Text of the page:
Mapping Cultural Philanthropy

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Glenstone houses the contemporary art collection of founders Mitchell and Emily Wei Rales, who wanted to create a museum experience that integrates art, architecture, and landscape.

My greatest hope is that [Glenstone] will be perceived as one of the paramount art destinations in the world. . . . I am going to work as hard as I can to create something that you will not see anywhere else, and then I will open the gates so that everyone can enjoy it.

Mitchell Rales

Born in 1956, Mitchell Rales grew up in Bethesda, Maryland, one of four sons of Norman and Ruth Rales. During his childhood, Rales was not particularly exposed to art.“Bloomberg Billionaires Index – Mitchell Rales,”, January 1, 2016, However, he was witness to both entrepreneurship and philanthropy: Norman Rales founded the Mid South Building Supply Company—a distributor of home improvement products in Washington, D.C.—and established the Norman and Ruth Rales Foundation and the Ruth Rales Jewish Family Service in 1979.“A Message From the Employee Owners,” Mid South Building Supply, accessed January 15, 2018. and Lisa J. Huriash, “Norman Rales, Philanthropist, Died,” Sun Sentinal, March 15, 2012,

Mitchell Rales graduated in 1978 with a degree in business administration from Miami University in Oxford, Ohio.“Bloomberg Billionaires Index.” With his brother Steven, he cofounded the Danaher Corporation, a Fortune 500 company focused on industrial and consumer products, and, in 1995, they founded Colfax Corporation, a global manufacturing and engineering company.Helia Ebrahimi, “Colfax and the Rales Brothers,” Telegraph, September 5, 2011, In 1986, Rales purchased 230 acres of land in Potomac, Maryland, twelve miles from Rales’s hometown of Bethesda. The estate had formerly been used by the Potomac Hunt Club as fox-hunting grounds. In 1988, Rales and his first wife, Lyn Goldthorp Rales, built an English country estate–style house on the property.Stephanie Rachum et al., Glenstone: The Inaugural Exhibition, September 2005–December 2008 (Potomac, Md.: Glenstone Foundation, 2008), 19.

A Strategy of Collecting

Rales first developed an interest in art in 1990, when he decided to fill the walls of his newly finished house with paintings. After studying early modern art and acquiring works by Mary Cassatt, Henri Matisse, and Pablo Picasso, Rales was eager to search for other artworks that would inspire him, visiting museums and gallery exhibitions to increase his knowledge of art. He became interested in Abstract Expressionism, finding a personal connection to the period’s spirit of spontaneity and deviation from formalist rules, feeling that these traits also characterized his business style.Rachum et al., Glenstone: The Inaugural Exhibition, 14.

The American postwar art dealer Robert Mnuchin was key in helping Rales develop his collection. Rales and Mnuchin collaborated on a “hit list” of works they wanted to find and purchase, with the goal of thoroughly profiling specific artists. In some cases, they sought to collect multiple works to represent an artist’s career in depth; in others, they sought to acquire only one important work by an artist that they felt was representative of that person’s career.Rachum et al., Glenstone: The Inaugural Exhibition, 15.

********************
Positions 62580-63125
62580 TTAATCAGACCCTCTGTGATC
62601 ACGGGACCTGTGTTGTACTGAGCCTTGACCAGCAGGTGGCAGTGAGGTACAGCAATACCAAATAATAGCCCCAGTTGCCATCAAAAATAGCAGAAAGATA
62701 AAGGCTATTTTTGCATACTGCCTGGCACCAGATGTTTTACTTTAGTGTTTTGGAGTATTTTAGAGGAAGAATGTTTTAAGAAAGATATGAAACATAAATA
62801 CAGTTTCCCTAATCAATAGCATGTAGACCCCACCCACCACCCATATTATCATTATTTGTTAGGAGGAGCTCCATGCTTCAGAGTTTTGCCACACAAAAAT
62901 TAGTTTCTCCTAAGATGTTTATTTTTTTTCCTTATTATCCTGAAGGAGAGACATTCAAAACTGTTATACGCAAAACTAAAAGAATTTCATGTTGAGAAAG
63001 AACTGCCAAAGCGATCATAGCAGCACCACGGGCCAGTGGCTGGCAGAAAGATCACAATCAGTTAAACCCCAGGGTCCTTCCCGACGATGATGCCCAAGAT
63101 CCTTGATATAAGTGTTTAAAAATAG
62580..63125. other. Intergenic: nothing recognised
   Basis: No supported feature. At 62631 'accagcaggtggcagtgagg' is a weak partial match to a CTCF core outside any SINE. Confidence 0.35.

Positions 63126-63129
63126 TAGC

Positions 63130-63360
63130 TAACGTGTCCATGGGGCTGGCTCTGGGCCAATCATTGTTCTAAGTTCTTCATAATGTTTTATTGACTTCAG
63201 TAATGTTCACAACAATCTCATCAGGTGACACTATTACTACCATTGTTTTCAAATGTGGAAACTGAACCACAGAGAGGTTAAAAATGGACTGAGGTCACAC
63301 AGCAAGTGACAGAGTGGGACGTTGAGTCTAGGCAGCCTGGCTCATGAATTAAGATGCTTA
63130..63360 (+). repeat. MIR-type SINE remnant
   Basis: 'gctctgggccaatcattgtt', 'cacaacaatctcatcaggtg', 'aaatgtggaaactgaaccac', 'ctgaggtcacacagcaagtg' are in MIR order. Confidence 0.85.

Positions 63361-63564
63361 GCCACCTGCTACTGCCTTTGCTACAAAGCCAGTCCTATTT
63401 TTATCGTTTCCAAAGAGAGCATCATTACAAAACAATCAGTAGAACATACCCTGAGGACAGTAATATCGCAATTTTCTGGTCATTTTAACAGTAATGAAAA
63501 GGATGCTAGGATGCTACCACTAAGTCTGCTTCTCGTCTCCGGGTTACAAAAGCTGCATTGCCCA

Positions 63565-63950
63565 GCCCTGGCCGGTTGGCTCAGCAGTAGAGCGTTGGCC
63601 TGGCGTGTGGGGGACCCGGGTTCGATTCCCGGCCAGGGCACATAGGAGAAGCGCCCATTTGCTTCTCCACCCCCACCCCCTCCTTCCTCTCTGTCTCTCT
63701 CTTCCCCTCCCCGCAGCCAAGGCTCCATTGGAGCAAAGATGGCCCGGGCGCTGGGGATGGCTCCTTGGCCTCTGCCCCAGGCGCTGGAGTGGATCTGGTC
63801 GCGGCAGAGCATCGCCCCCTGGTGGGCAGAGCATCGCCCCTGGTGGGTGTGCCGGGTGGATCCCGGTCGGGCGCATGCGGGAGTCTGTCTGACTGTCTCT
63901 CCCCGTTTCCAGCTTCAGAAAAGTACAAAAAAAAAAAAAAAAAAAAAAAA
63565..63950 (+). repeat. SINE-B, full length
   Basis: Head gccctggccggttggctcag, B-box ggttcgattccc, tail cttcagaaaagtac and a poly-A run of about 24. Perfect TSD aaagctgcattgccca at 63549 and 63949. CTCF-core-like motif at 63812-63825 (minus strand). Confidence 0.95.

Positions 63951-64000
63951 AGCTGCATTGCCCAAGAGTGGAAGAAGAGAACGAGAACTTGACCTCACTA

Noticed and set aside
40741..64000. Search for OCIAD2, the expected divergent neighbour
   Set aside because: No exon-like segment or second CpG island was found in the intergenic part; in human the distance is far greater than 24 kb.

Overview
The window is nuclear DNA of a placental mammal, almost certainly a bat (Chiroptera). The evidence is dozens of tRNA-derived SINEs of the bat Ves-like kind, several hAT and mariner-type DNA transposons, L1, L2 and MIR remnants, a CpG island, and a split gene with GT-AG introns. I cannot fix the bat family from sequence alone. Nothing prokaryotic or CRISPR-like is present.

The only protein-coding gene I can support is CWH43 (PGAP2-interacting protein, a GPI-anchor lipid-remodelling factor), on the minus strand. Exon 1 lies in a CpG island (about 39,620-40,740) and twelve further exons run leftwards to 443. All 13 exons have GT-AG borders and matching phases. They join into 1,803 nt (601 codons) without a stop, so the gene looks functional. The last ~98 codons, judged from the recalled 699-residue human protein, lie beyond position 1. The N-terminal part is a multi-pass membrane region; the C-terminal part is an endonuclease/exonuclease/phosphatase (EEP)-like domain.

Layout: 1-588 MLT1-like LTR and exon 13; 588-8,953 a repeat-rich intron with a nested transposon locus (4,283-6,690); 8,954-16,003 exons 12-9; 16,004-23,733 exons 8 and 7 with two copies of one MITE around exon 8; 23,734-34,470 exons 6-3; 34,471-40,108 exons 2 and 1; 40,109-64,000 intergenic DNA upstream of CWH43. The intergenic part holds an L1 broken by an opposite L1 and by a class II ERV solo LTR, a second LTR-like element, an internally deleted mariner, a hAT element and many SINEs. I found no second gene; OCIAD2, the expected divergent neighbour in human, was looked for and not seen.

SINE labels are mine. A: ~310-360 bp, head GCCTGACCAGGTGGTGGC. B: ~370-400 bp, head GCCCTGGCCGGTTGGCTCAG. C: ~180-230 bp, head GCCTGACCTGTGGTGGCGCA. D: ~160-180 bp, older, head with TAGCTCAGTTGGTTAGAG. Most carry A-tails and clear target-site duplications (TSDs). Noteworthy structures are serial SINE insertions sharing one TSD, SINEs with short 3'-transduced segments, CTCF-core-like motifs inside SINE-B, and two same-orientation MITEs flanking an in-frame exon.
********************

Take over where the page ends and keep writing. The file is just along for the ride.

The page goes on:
de Kooning, Woman
Willem de Kooning, Woman, 1953. Photograph courtesy of Glenstone.

Rales was guided by these goals when he began to collect in earnest in 1992, initially targeting artworks by Willem de Kooning and Jackson Pollock. He soon developed a strategy to collect post–Second World War art that represented historical shifts in the continuum of modern art. To that end, he committed to two parameters when acquiring art: he only collected works by midcareer artists with at least fifteen years of prior exhibition experience, and he focused on abstract and conceptual art.Elisa Lipsky-Karasz, “The Most Influential Art Collectors You’ve Never Heard Of,” Wall Street Journal, November 29, 2017, By the late 1990s, Rales had acquired an important private modern art collection.

Jackson Pollock, Frieze, 1953–1955. Photograph courtesy of Glenstone.

Creating Glenstone

In 1998, Rales narrowly escaped death while on a trip near Murmansk, Russia, when his chartered helicopter exploded during a refueling stop. He returned from the trip wondering, in his words, “I am alive. What do I do with my aliveness?” He soon recognized that “other than [his] family and loved ones, art made [him] feel more alive than anything else,” and decided to create a legacy through art. The conception of Glenstone came when he imagined “a tranquil place where, when you came through the gates, you forgot about whatever burdens you were carrying.”Lipsky-Karasz, “Most Influential Art Collectors.” He set about transforming his Potomac home into that place.

Between 1998 and 2003, Rales completed his primary collection of Abstract Expressionist art and continued to develop plans for Glenstone. He wanted a building for his art that would distinguish itself from other museums.Rachum et al., Glenstone: The Inaugural Exhibition, 17. In 2001, Rales hired architect Charles Gwathmey, of Gwathmey Siegel & Associates Architects, whom he trusted to “let the art live and breathe.”Rachum et al., Glenstone: The Inaugural Exhibition, 17–18. Rales believed that each visitor needed thirty square feet of space to themselves in order to look at art comfortably.Vogel, “Like Half the National Gallery.” Art historian Emily Wei, who was the former director at Barbara Gladstone’s New York gallery and who later married Rales in 2008, encouraged him to expand his collection to include more contemporary art.Lipsky-Karasz, “Most Influential Art Collectors.” He acquired outdoor sculptures, including Tony Smith’s Smug and Richard Serra’s Sylvester, which he felt would further integrate art, architecture, and landscape at the museum.Rachum et al., Glenstone: The Inaugural Exhibition, 19–20. He also expanded his collection to include Minimalist works by artists such as Cy Twombly, Donald Judd, and Brice Marden.Lipsky-Karasz, “Most Influential Art Collectors.” Glenstone was inaugurated on September 30, 2006, as Rales’s “gift to humanity.”Rachum et al., Glenstone: The Inaugural Exhibition, 21. Emily Wei Rales became the museum’s director and has overseen acquisitions, curated exhibitions, and developed the museum’s public programs and social media campaign.Michael Shnayerson, “Inside the Private Museums of Billionaire Art Collectors,” Town & Country, October 8, 2017, and Emily Grebenstein, interview by Chris Chow, January 12, 2018.